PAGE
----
The Yeti House

Last July my brother drove from South Carolina to visit us. He spent five days on his trip, stopping along the way to visit friends. When he arrived, I helped him unpack his car and I saw that he had a Yeti cooler in the back of his vehicle. He drained out a little bit of water, but for the most part it was still filled with ice. He told me that he had filled the cooler five days before. I finally understood the $300 price tag for this cooler that held a lot less than the same size Igloo or Coleman I was using. I don’t think the ice in my cooler would have lasted two days in the July heat, let alone almost a week.

Steve Abbate

That cooler made me think about a recent renovation we had done at our home. We remodeled half the house, constructed a small addition and converted a garage to a family room. We basically added 30% more living space. We also added 70% more square footage of window space than we had in the half we remodeled. The new building codes called for R-49 in the ceiling and R-20 in the walls. As the framing was existing, the only way to meet the code was to use closed-cell foam. I was concerned as this was new to me and I wanted to make sure we had enough air flow. My home was built in 1985 so there was insulation in all the walls and we had double pane windows.

As part of the remodel, the HVAC contractor did a load calculation and, luckily, I did not have to enlarge my heating or cooling system. I was a little skeptical, but very pleased that this was not another cost overrun as most of the rest of the project was.

It’s been over a year so I have run through two winters and one summer. I was surprised that even though I increased the size of the living space in my home by 30%, I actually reduced my energy consumption by around 10%. We have one thermostat so I have had to balance the system slightly by closing off vents in the remodeled area as it is warmer in the winter and cooler in the summer because of the new insulation (and windows). Remembering about my brother’s cooler, I realized that I was living in a Yeti house—or at least half a Yeti house.

I have been working with home energy companies for over thirty years and I remember calculating average annual usage per customer. Depending on the area of the country, I have seen around a 1% to 1.5% annual conservation rate in that time. Some of the conservation was a result of new higher-efficiency equipment installations and some was a result of homes being more energy efficient. Our industry promotes conservation and while everyone knows it is the right thing to do, we also know less gallons can mean less profit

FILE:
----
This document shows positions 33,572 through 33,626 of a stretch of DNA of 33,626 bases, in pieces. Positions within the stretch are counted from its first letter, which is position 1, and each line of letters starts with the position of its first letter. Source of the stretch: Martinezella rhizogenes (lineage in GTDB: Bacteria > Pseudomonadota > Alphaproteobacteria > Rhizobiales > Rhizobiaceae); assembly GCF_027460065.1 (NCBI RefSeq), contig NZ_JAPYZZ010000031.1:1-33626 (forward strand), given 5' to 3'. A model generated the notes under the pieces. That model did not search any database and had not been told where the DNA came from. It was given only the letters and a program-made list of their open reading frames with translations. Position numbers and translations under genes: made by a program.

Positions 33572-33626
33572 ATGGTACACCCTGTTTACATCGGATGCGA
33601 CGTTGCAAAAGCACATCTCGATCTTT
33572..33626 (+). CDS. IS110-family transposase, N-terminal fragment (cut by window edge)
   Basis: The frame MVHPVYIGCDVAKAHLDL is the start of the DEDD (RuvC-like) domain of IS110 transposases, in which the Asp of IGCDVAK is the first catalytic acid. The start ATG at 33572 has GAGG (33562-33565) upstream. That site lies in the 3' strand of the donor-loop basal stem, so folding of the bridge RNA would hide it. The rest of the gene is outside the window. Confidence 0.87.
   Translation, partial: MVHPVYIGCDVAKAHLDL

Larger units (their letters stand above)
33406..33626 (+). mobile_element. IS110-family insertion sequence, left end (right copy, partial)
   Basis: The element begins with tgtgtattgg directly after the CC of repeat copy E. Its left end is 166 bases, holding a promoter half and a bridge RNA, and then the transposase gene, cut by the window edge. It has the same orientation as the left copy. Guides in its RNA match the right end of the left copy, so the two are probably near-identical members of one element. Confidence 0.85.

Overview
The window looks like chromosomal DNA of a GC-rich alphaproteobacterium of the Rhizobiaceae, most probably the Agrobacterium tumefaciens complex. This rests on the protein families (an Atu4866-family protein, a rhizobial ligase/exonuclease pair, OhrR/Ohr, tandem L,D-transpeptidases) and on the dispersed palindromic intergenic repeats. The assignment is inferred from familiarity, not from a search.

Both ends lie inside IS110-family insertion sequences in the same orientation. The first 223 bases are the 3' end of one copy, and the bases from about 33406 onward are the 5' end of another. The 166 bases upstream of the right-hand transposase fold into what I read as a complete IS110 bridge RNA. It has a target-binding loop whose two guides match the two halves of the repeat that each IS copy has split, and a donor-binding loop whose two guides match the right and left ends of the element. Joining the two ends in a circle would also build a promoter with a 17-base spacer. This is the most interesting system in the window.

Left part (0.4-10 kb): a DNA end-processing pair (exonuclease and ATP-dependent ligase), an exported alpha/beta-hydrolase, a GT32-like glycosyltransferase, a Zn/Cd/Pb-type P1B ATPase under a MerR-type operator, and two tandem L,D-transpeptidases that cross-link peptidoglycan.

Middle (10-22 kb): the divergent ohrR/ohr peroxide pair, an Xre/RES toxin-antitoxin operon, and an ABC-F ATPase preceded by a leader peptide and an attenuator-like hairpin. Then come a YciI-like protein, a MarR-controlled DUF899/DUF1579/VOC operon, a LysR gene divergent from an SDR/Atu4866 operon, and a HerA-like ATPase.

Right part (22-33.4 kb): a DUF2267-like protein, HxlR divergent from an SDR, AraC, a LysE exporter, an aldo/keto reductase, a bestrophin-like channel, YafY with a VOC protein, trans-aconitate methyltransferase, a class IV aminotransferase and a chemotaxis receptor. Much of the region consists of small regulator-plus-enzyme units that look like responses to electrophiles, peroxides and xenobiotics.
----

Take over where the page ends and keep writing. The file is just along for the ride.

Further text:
So, what’s a marketer to do? I have seen several successful strategies including:

  1. Diversification into propane auto gas, traditional motor fuels, and home services, including home performance audits, insulation, pest control, plumbing, electric and other services your customers need.
  2. Implementing an acquisition program to replace gallons by acquiring local competitors or expanding into nearby markets.
  3. Reduction of operating expenses by investing in cost-saving technology and being diligent about examining line-item expenses.
  4. Replace lost gallons through organic growth. I find that most organic growth comes from well put together electronic marketing programs revolving around internet search.

Those are just a few ways successful business owners have tackled the challenges of conservation, including customers who live in Yeti houses.

Steve Abbate is the owner of Cetane Associates, which provides financial advisory services to owners of businesses in the retail energy distribution industry. For more information, visit www.cetane.net.

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